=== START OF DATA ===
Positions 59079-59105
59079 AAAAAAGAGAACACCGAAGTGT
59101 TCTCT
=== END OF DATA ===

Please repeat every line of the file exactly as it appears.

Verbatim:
Positions 59079-59105
59079 AAAAAAGAGAACACCGAAGTGT
59101 TCTCT